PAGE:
Why the Song Sparrow?
If you are not a Columbus Audubon member, you may wonder why we chose to incorporate a relatively common bird, the Song Sparrow, into our logo. In fact, the Song Sparrow occupies a special place in the history of central Ohio ornithology.
To understand the importance of central Ohio Song Sparrows we need to go back to 1927, when Margaret Morse Nice, mother of five daughters, moved to Columbus when her husband accepted a physiology professorship at OSU. By then, amateur ornithology had become the central focus of her life. She and her husband bought a 60-acre property on bluff above the Olentangy River near the Ohio State University campus, and she wrote that it was a "tangle of trees, weeds and bushes": perfect Song Sparrow habitat. Here she launched her definitive study of Song Sparrow behavior, which startled the ornithological world. She developed new methods of identification so that she could trace the life cycle of individual Song Sparrows for several years in succession. To her, the Song Sparrow was "the most admirable bird imaginable for an intensive study, for each is a unique personality."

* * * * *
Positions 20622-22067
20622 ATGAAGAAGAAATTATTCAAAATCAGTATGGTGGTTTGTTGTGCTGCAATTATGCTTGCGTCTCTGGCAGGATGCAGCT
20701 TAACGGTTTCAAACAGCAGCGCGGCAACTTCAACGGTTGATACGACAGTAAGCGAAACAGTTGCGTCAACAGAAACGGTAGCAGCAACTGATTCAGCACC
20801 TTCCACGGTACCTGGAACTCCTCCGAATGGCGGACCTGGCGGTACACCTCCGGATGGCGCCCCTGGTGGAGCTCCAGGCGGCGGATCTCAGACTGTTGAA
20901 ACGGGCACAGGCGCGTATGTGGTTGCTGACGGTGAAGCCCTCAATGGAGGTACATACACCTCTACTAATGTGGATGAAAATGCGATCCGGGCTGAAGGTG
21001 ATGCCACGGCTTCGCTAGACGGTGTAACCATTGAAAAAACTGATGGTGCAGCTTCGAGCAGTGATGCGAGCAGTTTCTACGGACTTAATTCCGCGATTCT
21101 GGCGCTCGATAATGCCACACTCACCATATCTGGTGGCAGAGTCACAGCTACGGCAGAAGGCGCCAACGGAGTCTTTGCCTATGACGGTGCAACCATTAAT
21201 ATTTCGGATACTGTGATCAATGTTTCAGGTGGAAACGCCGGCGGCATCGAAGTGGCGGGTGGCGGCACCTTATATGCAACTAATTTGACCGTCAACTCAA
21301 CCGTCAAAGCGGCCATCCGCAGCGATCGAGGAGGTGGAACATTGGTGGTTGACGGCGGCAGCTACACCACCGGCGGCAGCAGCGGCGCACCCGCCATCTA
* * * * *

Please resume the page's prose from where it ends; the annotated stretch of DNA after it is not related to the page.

Her work was published in 1937 and 1943 as Studies in the Life History of the Song Sparrow; and a popularized account of the research was published in 1939 as The Watcher at the Nest. That book was the first book illustrated by Roger Tory Peterson.